Like many of its neighbors, France is feeling the full blow of environmental catastrophes during summer 2022. It is currently experiencing ferocious fires, drought, water restrictions and subsequent cuts in food production—and in some cases, tensions are rising between tourists and locals over water use.
The French Prime Minister has promised to revisit the management of climate change with the utmost importance, as EU countries are sending in firefighters and equipment to help tackle an “ogre-like” fire, of a size and ferocity rarely seen in the country.
Forest fires are common in France during summer but notably in more southern areas. This year, however, 56,000 hectares of forest have already been lost to fire—a figure that The Guardian reported is more than three times the annual average this decade.
More worrying is that fires have been raging in parts of the country that are not normally affected—in Brittany, for instance, Swedish firefighter planes are currently helping out.
A huge fire in the Landiras region, south of Bordeaux, started in July during the driest recorded month in France since 1961—and was hoped to have been brought under control. Tens of thousands of locals and tourists were evacuated from homes and campsites as the fire was aided along by hot winds and record droughts.
However, the fire was never completely extinguished in the peat-rich soil and it reignited, tearing through pine forests—and it is here that many EU countries are helping France fight once more.
As many as 1,100 French firefighters are stationed along “a 26 mile (40km) active fire-front” and are being helped by German, Austrian, Italian and Romanian firefighters who have rushed to aid. This fire is thought to have been started intentionally.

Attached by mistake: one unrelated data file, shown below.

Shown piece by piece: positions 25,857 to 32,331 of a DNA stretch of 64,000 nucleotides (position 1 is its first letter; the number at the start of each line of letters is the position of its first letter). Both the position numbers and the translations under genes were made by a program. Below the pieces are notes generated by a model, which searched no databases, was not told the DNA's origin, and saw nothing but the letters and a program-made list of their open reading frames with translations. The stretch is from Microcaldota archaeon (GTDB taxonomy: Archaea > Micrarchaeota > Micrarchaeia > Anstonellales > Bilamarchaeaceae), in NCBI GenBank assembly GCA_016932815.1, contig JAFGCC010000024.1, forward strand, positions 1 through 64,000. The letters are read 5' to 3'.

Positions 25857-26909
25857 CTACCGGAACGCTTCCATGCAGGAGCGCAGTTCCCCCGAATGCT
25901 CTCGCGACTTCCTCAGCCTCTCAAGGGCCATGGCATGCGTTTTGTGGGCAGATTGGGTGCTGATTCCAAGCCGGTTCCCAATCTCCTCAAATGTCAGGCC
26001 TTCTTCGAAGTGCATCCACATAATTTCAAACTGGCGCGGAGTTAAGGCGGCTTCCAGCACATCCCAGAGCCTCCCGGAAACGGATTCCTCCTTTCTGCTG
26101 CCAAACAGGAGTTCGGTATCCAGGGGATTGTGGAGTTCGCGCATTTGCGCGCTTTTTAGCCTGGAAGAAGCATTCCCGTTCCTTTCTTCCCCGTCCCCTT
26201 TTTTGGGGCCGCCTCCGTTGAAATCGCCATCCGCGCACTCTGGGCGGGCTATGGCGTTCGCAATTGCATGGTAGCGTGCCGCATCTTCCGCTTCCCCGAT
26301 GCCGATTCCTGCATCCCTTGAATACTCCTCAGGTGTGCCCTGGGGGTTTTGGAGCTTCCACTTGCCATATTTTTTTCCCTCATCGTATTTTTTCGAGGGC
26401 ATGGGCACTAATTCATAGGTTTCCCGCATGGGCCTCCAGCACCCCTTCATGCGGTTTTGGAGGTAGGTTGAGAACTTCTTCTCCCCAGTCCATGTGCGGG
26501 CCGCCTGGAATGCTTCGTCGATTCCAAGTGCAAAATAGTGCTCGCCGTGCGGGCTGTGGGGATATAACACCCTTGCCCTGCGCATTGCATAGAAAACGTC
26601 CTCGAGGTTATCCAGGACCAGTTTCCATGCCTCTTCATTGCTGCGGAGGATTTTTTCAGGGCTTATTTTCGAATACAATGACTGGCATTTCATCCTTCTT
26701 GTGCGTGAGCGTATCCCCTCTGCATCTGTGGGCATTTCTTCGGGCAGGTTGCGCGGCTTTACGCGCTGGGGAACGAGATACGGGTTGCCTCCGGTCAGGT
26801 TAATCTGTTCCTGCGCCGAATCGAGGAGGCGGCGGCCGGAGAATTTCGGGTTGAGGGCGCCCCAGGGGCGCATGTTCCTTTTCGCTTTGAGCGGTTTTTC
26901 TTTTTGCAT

During 2022, a lot of France was ravaged by rapidly dropping water levels across the country, as these Instagram images of major tributaries and lakes show.
France’s acute water shortage is causing tension between locals and tourists—eco-warriors in the Vosges area of eastern France are reportedly turning off water supplies to jacuzzis used by tourists in holiday resorts, claiming that it is needed for drinking instead. Another resident said that “we, the inhabitants of Gérardmer, are still depriving ourselves of water. And we fill up [their hot tubs] every weekend. It’s ridiculous.”
The severe weather is likely to heavily impact wine harvests and cheese production. Salars cheese production, from the Cantal region, has been put on hold indefinitely due to the drought and water restrictions, as the cows used to produce the cheese cannot graze.
Tourists traveling around the country should be mindful that many water restrictions are currently in place. In Lyon, in the south, people are being fined €1,500 ($1,537) if they try to fill up swimming pools. And more than 100 towns in the southeast are suffering a complete lack of water (supplies are being brought in by truck), as reported by EuroNews.
France is not alone either—The Guardian reported this as “the worst in both duration and scope than anything [Europe has] experienced in nearly 70 years.” Spain’s water levels are at 40%, an all-time low, Italy is expecting its hottest and driest year on record, water levels on Germany’s river Rhine have fallen so low that key freight routes will likely stop, and the U.K. has officially declared a drought in several parts of the country.